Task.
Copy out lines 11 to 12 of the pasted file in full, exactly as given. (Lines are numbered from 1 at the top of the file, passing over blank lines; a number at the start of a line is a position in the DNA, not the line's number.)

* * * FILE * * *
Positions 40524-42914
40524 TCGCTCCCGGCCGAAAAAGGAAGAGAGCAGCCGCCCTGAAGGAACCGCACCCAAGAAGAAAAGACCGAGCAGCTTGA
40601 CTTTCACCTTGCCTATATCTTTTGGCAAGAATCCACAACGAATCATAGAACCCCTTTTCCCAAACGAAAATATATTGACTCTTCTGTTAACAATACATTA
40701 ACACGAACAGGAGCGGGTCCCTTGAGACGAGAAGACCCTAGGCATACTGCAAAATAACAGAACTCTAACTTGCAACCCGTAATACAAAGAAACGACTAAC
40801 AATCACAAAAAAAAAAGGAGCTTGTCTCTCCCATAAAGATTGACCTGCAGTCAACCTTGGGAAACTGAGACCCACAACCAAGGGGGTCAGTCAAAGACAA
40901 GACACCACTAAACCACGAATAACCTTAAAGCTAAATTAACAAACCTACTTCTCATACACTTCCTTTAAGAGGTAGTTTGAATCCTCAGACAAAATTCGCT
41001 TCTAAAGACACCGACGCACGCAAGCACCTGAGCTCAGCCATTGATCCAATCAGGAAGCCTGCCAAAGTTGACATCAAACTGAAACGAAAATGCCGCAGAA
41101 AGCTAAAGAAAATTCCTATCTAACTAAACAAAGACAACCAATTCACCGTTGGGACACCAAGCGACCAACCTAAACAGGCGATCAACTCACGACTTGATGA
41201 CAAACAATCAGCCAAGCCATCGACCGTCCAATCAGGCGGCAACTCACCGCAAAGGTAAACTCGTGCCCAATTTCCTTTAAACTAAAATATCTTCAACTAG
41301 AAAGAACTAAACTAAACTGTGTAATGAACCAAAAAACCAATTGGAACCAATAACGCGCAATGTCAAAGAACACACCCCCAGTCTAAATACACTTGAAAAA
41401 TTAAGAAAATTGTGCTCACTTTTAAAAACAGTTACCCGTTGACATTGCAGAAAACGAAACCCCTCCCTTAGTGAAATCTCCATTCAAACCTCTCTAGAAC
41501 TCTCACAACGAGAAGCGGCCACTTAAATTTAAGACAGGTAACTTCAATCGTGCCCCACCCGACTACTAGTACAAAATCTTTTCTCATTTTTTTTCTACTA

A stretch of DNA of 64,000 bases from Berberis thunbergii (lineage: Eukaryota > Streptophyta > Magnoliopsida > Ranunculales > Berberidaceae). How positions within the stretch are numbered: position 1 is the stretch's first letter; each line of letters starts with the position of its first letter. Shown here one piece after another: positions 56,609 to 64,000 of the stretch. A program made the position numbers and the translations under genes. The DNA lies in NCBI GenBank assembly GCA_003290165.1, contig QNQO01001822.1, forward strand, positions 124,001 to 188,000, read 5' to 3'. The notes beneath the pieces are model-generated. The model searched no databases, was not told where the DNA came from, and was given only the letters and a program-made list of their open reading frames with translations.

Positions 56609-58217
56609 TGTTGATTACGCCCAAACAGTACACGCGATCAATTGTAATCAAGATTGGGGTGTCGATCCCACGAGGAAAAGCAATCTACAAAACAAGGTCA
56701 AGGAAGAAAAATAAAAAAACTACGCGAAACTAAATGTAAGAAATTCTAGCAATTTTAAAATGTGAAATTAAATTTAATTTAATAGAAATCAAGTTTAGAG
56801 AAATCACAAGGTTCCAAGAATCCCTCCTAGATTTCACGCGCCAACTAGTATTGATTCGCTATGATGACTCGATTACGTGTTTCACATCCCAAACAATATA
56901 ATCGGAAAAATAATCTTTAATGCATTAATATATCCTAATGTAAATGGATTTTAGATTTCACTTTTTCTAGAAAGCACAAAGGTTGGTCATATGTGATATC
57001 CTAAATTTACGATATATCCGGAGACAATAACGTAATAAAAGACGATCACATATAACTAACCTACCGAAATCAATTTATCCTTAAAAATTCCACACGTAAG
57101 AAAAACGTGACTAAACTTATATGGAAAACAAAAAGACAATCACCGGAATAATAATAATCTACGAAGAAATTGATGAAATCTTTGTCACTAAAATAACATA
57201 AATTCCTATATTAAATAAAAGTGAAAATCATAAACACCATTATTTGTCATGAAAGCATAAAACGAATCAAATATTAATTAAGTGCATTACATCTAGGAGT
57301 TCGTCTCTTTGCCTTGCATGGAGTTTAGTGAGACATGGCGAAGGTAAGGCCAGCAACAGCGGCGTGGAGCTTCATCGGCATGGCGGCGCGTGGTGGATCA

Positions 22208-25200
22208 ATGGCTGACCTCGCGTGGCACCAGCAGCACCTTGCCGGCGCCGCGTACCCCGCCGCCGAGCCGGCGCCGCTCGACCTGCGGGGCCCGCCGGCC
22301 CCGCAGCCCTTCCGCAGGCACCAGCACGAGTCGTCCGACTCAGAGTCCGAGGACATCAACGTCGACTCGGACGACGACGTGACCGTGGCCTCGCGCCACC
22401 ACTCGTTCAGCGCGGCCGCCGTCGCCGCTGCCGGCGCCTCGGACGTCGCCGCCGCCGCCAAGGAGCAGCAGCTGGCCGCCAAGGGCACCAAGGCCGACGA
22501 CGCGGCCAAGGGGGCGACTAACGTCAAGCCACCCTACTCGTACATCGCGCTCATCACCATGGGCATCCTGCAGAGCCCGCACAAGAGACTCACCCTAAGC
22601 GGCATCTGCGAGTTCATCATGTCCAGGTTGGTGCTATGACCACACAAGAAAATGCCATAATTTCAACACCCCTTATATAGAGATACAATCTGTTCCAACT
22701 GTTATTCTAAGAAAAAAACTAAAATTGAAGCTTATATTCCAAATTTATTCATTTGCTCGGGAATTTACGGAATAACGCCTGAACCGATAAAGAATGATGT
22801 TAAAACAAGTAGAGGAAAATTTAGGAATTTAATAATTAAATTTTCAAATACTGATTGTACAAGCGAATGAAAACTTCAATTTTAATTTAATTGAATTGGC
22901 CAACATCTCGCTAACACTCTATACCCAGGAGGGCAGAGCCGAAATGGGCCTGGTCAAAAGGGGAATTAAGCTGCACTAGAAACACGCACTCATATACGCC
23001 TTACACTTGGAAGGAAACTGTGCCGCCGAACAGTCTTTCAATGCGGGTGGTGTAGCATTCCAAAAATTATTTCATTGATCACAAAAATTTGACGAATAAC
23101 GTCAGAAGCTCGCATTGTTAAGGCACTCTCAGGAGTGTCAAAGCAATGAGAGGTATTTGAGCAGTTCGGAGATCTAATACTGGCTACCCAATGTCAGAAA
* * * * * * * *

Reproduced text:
41401 TTAAGAAAATTGTGCTCACTTTTAAAAACAGTTACCCGTTGACATTGCAGAAAACGAAACCCCTCCCTTAGTGAAATCTCCATTCAAACCTCTCTAGAAC
41501 TCTCACAACGAGAAGCGGCCACTTAAATTTAAGACAGGTAACTTCAATCGTGCCCCACCCGACTACTAGTACAAAATCTTTTCTCATTTTTTTTCTACTA